“PR Week tackled the thorny subject of PR overservicing last week. It follows a study of more than 400 UK PR professionals by Ginger Research in association with the PRCA which revealed that 90% of agencies over-service clients.
PR Week sought lots of industry opinions which told us (amongst other things) that PRs hate timesheets and need to offer value. It seems to me that the one thing that’s missing in the current conversation around over-servicing is the absence of clear advice. PR overservicing is something I think we all agree is an issue. But what’s the solution? Not overservicing clients shouldn’t be used as an agency differentiator – it should be an industry standard. It’s tough to achieve without a more consistent approach to pricing retainers & time-tracking across agencies. What’s clear is there needs to be an industry-wide discussion and training led by groups like the PRCA rather than just more conversation saying ‘more needs to be done’ or ‘we need to get better’.
The best PR pros I have worked with are the ones who have learnt how to make “no” not seem like a negative. They’re able to understand the pressure a client is under from the wider business, and focus priorities without the dreaded over-servicing chat. They’re commercial but not heavyhanded. And it’s a tough balance to strike.
Combined with this – the best client relationships I’ve had are with those who appreciate priority setting and input like this, regularly. Those who are willing, and not afraid to talk about money and time. Sticking your head in the sand on either client or agency side only leads to problems later down the line. And yes, that comes with experience but these are also skills that can be taught or nurtured too.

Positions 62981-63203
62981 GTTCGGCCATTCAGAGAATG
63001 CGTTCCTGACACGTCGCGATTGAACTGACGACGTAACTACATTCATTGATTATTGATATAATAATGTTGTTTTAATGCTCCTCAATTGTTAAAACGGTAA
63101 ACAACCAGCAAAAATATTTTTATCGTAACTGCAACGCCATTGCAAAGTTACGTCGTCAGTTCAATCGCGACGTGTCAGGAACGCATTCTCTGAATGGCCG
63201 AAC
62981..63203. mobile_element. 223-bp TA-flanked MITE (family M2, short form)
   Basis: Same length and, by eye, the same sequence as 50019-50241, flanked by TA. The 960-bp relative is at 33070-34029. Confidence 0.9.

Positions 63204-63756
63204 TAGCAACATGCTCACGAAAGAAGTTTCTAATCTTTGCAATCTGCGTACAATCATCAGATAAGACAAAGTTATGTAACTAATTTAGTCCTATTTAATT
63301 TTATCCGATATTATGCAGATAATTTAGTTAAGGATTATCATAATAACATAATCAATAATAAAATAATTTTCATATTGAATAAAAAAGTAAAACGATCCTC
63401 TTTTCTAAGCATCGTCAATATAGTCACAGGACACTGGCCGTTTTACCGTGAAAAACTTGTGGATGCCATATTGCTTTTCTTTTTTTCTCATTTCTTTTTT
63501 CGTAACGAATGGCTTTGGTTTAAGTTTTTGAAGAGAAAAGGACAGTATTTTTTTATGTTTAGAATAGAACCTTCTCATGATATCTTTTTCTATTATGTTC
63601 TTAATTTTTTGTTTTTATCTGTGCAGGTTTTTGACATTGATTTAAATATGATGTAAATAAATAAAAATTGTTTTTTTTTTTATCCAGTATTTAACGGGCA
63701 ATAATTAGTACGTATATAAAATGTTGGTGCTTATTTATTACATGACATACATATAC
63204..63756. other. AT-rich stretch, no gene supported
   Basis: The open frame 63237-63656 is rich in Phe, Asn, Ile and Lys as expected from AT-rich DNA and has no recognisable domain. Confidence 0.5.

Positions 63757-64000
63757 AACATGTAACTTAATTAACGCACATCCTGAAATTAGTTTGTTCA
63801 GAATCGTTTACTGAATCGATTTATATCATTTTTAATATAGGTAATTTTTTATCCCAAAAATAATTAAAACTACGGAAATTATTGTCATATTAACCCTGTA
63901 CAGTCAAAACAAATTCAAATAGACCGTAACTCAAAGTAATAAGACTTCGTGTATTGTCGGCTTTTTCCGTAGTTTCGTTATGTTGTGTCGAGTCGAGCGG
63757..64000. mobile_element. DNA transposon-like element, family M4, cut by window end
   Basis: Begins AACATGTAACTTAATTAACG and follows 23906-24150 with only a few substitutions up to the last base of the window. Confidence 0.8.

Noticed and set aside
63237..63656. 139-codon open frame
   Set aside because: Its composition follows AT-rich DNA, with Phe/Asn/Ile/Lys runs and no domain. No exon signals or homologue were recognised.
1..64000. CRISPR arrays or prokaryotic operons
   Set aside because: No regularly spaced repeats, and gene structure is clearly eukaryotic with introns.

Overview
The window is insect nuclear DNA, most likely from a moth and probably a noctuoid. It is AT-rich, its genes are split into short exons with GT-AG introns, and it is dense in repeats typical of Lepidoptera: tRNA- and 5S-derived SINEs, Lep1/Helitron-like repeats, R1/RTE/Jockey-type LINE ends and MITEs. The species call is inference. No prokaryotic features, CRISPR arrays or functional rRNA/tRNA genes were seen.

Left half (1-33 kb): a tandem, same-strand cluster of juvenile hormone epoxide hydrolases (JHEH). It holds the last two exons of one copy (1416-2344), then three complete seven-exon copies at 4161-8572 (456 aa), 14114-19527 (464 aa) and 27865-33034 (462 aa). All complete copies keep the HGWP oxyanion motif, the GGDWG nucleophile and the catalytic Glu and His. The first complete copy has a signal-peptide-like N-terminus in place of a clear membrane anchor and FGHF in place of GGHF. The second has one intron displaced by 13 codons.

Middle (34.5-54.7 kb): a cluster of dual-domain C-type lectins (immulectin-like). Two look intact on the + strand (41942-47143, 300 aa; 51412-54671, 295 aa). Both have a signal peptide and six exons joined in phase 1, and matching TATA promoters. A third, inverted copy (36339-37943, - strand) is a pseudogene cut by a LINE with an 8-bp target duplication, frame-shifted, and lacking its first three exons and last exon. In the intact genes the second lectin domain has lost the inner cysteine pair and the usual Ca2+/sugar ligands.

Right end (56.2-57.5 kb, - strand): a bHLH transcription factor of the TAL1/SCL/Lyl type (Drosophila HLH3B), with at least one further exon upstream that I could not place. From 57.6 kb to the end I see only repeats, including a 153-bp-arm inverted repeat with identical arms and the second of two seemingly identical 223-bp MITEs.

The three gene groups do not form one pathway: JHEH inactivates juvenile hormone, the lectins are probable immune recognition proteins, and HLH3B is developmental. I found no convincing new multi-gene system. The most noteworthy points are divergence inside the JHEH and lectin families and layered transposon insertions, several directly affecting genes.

Overservicing has become accepted as the norm for agencies but it shouldn’t be. You wouldn’t expect, nor would you receive, more than you paid for from your lawyer or accountant. So why are the servicing levels in our small corner of professional services so difficult to control, manage and regulate? It comes down to staff education, culture and support across agencies. Much of the issue is ingrained within agencies who are all too willing to take a factory-approach of hiring junior staff who are client-facing and not allowing for enough senior strategic support. These people move from agency to agency without mentoring or support so the cycle goes on. So less talk about the problem please and more focus on the answer. This isn’t an issue that can be solved by one agency or person and won’t work unless the PR industry gets together to tackle the problem. Who is with me?
If you are interested in working together to tackle the industry-wide issue of overservicing, email Hannah at email@example.com. To find out more about our PR and marketing services, visit our contact page.Sign up to our newsletter